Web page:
"He got Alonzo Mourning, who'd come back with a kidney transplant, Magic Johnson--HIV positive--do these very powerful Public Service Announcements. Kobe Bryant, Lebron James start tweeting out using social media saying, 'you really ought to do this, you really ought to get covered. It's important.' And they bought time [during the] NBA ... all these [TV] channels, where they could reach these audiences that they needed. They needed young people and needed ethnically diverse people - the basketball demographic. And I'm not going to sit here and tell you that basketball saved Obamacare but there is no question that it played a role."

Wolff says Obama's relationship to the game provides "a challenging and fun way to engage with this president" on a more personal level for many Americans.

"There's no question that he is projecting who he is to voters by filling out his bracket every March during the NCAA tournament. The way, during the 2008 campaign, he did use the game on the stump. I mean there's there's youth, there's vitality.

"Really he's the first president ... since J.F.K. with a young family. And he played with his daughters, he coached Sasha's youth league team. And some of the pictures in the book that I love the most are ones that have that old Life magazine, J.F.K. Camelot, John John and Caroline under the desk in the Oval, look to them - but he's playing ball with them. So I think certainly on the personal [level], getting to see who he really is, I think [the connection is] legit. Maybe some of these extrapolations I stretched a bit."

In this photo featured in Wolff's book, President Obama blocks the shot of personal aide Reggie Love in the gym at St. Bart's Church in Manhattan.
Credit Pete Souza / The White House

The role the game has played on policy can be somewhat subjective. President Obama was never a great formal player, instead honing his skills in pick-up games. Wolff says the self-taught nature of the president's skills is has been an "under-rated storyline."

"This guy who was too wild to be tamed by his coaches as a high schooler, then is suddenly around Arnie Duncan who was a co-captain at Harvard, John Rogers, and Barack Obama's brother-in-law, Craig Robinson, both played at Princeton, a number of very good Division III players, become good friends in Chicago.

"So he's playing with these guys and indeed he is becoming that, probably the least accomplished player among many, but finds this way to support, to fit in. I am struck - and I do think there's a legitimacy to this extrapolation - that's a little bit like what a president has to do. You have experts around you, people who know more than you do and you collect and you analyze and you process and that's very Obama-esque."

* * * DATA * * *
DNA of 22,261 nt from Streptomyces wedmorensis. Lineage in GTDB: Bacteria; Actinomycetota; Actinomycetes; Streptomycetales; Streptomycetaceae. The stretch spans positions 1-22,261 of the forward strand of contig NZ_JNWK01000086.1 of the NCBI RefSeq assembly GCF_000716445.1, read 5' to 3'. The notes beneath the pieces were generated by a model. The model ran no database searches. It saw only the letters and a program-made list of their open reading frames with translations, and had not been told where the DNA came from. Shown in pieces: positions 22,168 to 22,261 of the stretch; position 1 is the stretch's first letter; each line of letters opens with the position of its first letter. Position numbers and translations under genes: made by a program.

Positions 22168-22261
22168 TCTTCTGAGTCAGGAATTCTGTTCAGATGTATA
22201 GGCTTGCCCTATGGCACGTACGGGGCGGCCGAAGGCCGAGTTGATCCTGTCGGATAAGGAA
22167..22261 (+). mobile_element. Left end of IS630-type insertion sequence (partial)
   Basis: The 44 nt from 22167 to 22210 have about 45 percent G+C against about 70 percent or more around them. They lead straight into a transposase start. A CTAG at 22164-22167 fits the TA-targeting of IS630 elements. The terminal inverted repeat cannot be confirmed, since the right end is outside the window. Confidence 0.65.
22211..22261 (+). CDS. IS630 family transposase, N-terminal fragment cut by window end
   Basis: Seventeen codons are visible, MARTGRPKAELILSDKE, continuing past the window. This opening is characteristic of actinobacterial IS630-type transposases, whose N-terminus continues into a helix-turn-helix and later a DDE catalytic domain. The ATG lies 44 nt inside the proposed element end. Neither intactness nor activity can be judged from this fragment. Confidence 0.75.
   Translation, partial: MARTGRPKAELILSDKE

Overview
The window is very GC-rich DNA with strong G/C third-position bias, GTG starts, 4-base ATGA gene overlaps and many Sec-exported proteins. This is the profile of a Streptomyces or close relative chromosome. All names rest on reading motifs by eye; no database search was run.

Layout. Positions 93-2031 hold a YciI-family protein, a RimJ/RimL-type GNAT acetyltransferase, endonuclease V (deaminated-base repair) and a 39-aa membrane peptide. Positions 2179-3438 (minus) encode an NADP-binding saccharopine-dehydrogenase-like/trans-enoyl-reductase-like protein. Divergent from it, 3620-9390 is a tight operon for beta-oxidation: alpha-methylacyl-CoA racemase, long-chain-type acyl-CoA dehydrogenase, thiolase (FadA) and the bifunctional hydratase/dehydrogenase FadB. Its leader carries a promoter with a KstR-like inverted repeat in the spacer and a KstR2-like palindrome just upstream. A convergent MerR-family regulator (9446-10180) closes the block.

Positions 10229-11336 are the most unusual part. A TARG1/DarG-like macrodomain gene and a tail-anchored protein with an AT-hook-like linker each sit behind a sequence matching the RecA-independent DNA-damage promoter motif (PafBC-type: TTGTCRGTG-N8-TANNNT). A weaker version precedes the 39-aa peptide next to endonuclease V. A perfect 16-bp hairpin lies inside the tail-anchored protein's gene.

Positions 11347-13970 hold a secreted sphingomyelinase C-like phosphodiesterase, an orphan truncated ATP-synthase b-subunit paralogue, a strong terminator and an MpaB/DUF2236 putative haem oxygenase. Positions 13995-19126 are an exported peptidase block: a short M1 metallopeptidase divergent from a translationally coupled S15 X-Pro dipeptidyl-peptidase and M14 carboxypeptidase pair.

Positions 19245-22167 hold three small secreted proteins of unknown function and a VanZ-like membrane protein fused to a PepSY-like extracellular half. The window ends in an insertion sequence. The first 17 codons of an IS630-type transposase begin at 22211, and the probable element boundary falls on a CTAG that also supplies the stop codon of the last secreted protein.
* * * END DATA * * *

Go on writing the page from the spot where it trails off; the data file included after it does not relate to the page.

On the photos featured in the book:

"[We], as taxpayers, pay [White House photographer] Pete Souza's salary, so his pictures are free to use in an editorial contexts. These photos were taken, they get pushed out on the White House flickr feed and while I didn't get a one-on-one interview with the president for the book, the photo office and Pete were given instructions to cooperate where they could.

"The biggest get was, I knew that there were pictures of him playing with his daughters and I asked Pete about it. They're very reluctant to release any photos of the girls, for good reasons. But he said he would check and was able to get permission, so we have two of those [in the book].

"They're all dribbling down the court [in one of the photos]. To me [it is] a really powerful, meaningful picture if you know a little bit about Obama's back story. Obama has said that one of the reasons he had this undomesticated game and didn't play a lot in high school, now that he looks back with some objectivity, is that he didn't have a dad around who would take him out to the park and work on his off-hand. So he was a very left handed player. Well in that photograph, of him dribbling with his daughters, they are all dribbling with their right hand, which is his off-hand. So he's taking very seriously his paternal duties to make sure that his offspring can dribble with both hands."